Philippe (1905-1991). French photographer nicknamed the “Fashion Bible” for having been the official photographer for the Officiel de la Couture for 25 years. He had the great Nadar as a teacher. He started working for the French edition of Vogue in 1934 and was immediately hailed as a wizard with his use of lighting. He then worked for Plaisir de France, Fémina and in 1945 for Elle, which was his launch pad to the Officiel. He had a studio in Rue Verneuil. Pottier, who also loved color photography, took portraits of the most famous models of the time, including Bettina, Nicole de Lamargé, Simone D’Aillencourt, Capucine, and Odette Rousselet.
Adriano (1897-1955). Italian tailor. Born in Teramo. He belonged to the Abruzzese school of tailoring. After moving to Milan in the 1930s, he opened his first atelier in Via dell’Orso, specializing in men’s fashion. He made frequent trips to London to source special and unusual fabrics. His style was sober and classic, with characteristic wide lapels. A passionate art collector, he dressed Giorgio De Chirico, Massimo Campigli, Arturo Martini, Piero Marussig, Lucio Fontana, and many others. One of his clients after the war was Giovanni Gronchi, who then went on to become President of the Republic. He also created women’s suits of which Claretta Petacci was a fan.
Term in Milanese dialect used affectionately to refer to the young girls starting out at dressmakers and fashion ateliers: they would do a bit of sewing, tidy the rooms and deliver packages to customers. They wore aprons, smiled at the titillating gossip, and blushed under the gaze of the customers’ husbands and lovers. Some went on to become premières and others, like Olga Villi, a star model and then actress.
Milanese milliner’s. Founded by Mario Peter, born in Biella, who opened a milliner’s shop at 4 Via Bigli in 1910, specializing in the wholesale supply of women’s hats. His daughter Luciana joined the company in 1948 and continued the business with Peter Mode, which specialized in wedding headgear of their own production and imported from France. Peter’s granddaughter Paola Battistoni joined the firm in 1996 and launched the Peter Shop brand. The business expanded into accessories, gloves, scarves, and costume jewelry, and offers a hire service for special occasions.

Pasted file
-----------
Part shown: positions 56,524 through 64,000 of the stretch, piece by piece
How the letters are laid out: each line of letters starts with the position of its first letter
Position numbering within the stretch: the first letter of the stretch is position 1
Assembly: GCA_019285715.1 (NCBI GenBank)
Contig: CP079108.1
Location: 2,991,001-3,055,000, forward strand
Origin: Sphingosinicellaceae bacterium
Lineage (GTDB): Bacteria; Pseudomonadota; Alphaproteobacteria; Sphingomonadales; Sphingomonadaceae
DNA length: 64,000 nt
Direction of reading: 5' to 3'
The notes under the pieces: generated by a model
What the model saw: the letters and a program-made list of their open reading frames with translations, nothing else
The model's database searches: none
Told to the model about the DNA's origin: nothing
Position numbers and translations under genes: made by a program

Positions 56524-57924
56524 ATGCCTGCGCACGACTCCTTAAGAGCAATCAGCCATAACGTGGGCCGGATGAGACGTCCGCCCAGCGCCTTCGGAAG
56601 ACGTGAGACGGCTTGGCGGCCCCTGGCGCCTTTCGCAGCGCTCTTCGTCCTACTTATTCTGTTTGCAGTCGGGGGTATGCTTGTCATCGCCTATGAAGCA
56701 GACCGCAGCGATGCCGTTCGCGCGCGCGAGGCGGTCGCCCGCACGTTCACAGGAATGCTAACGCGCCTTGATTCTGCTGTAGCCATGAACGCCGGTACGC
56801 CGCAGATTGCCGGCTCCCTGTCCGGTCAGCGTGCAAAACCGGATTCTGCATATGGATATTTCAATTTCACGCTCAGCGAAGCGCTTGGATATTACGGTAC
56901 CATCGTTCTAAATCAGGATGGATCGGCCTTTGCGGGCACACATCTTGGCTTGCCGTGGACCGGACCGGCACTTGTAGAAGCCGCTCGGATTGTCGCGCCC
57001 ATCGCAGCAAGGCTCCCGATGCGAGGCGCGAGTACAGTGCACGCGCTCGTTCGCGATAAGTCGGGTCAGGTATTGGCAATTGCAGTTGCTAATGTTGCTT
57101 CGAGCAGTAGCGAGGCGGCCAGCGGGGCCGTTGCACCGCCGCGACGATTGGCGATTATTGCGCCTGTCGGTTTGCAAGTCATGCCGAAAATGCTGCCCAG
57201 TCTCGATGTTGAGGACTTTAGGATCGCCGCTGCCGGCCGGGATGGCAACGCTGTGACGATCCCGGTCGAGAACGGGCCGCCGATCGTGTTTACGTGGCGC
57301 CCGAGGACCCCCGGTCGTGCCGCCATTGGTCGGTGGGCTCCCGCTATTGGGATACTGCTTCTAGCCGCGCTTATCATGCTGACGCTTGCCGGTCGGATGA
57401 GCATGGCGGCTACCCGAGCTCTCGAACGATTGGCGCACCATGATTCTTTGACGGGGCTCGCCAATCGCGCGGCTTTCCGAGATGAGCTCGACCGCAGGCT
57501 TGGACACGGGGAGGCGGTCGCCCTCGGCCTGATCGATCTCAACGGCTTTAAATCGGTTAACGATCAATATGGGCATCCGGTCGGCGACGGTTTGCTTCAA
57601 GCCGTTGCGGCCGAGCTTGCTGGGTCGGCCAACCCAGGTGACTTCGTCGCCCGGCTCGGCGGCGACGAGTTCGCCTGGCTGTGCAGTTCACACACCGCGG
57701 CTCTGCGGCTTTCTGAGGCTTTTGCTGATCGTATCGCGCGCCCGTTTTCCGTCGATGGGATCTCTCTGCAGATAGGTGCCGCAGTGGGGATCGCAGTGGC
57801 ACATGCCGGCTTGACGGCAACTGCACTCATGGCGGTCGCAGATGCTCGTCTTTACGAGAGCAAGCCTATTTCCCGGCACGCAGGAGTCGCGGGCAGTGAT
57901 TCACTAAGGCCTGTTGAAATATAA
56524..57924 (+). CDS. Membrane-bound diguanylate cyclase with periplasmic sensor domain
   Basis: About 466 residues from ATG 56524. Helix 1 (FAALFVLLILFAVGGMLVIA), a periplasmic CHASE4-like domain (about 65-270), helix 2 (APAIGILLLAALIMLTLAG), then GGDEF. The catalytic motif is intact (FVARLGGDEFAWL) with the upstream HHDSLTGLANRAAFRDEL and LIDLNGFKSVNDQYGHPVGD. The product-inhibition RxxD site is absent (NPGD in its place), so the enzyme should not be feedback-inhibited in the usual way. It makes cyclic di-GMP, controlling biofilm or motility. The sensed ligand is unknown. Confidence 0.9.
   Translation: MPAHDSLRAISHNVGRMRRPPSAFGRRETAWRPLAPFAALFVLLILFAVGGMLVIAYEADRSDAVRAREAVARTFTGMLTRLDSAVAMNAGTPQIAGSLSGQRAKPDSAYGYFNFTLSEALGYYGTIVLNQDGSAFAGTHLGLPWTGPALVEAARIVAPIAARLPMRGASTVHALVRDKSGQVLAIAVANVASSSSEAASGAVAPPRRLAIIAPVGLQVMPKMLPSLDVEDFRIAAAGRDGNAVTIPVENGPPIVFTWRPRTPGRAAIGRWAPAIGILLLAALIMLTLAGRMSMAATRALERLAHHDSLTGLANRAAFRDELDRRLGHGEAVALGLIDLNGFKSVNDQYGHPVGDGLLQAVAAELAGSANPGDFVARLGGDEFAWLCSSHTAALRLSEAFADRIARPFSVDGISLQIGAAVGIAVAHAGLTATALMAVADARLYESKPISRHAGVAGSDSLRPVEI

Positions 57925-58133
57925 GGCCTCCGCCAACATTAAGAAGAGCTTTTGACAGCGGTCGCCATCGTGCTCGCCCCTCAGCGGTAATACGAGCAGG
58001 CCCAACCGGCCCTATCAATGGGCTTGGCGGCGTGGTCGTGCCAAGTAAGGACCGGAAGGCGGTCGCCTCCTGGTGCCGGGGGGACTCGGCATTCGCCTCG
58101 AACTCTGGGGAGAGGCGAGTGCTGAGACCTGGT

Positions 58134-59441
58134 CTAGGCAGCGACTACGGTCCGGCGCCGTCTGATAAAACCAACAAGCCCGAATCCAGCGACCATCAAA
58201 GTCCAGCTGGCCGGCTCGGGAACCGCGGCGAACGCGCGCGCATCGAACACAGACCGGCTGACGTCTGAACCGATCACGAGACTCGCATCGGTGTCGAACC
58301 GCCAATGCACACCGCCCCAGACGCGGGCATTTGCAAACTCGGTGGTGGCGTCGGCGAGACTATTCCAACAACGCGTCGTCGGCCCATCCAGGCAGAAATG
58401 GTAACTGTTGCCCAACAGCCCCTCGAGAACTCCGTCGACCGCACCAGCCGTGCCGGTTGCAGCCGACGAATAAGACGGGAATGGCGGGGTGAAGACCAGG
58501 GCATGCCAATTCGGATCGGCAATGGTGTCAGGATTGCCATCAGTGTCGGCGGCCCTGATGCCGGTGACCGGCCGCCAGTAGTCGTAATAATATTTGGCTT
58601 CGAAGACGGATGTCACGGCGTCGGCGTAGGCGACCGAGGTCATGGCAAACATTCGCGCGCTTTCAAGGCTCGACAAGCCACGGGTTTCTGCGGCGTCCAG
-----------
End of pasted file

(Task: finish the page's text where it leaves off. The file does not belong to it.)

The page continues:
This Foundation is concerned with the exchange between the various types of visual media (art, fashion, architecture, design, photography, cinema), and through this the construction of an up-to-date fashion culture with its own analytical and representative tools, on a level comparable to contemporary culture. The Foundation has the task of autonomously promoting exhibitions and publishing projects, and of drawing attention to the most innovative artistic phenomena from which fashion takes its materials and for which fashion itself is increasingly often a reason for, and subject of, reflection and production. To succeed in uniting these different elements — culture, entertainment, ground-breaking research and the popularisation of artistic media — the Foundation adopts sophisticated strategies and different means (exhibitions, books, performances, installations, videos). While doing this, the Foundation must also maintain a vital and constant link with the economic realities of which it is originally an expression, and over the years consolidate its status as an institution in the field of contemporary culture. Pitti Immagine Discovery officially came into being on 9 April 1999. The challenge was to find a place in Florence where attention could be concentrated on the most stimulating research into contemporary media. In Spring 2002 Pitti Immagine and the Florence Center for Italian Fashion transformed the project into the Pitti Immagine Discovery Foundation, with the aim of bringing greater consistency and institutional standing to the Group’s activities in the contemporary field. Alfredo Canessa is the Foundation’s president, Lapo Cianchi is the general secretary and Francesco Bonami is the artistic director, fashion curator Maria Luisa Frisa.
Lola (1893-1985). French dressmaker born in Belgium. She was called Leontine, but chose Lola as her working name. She set up on her own in Paris in 1937, after being discovered by Hermès. Her creativity played on a taste for high-quality craftsmanship, fabrics, jewelry, and hand-embroidery, fuelled by research trips to India, Greece, and Egypt. She worked up to the age of 87.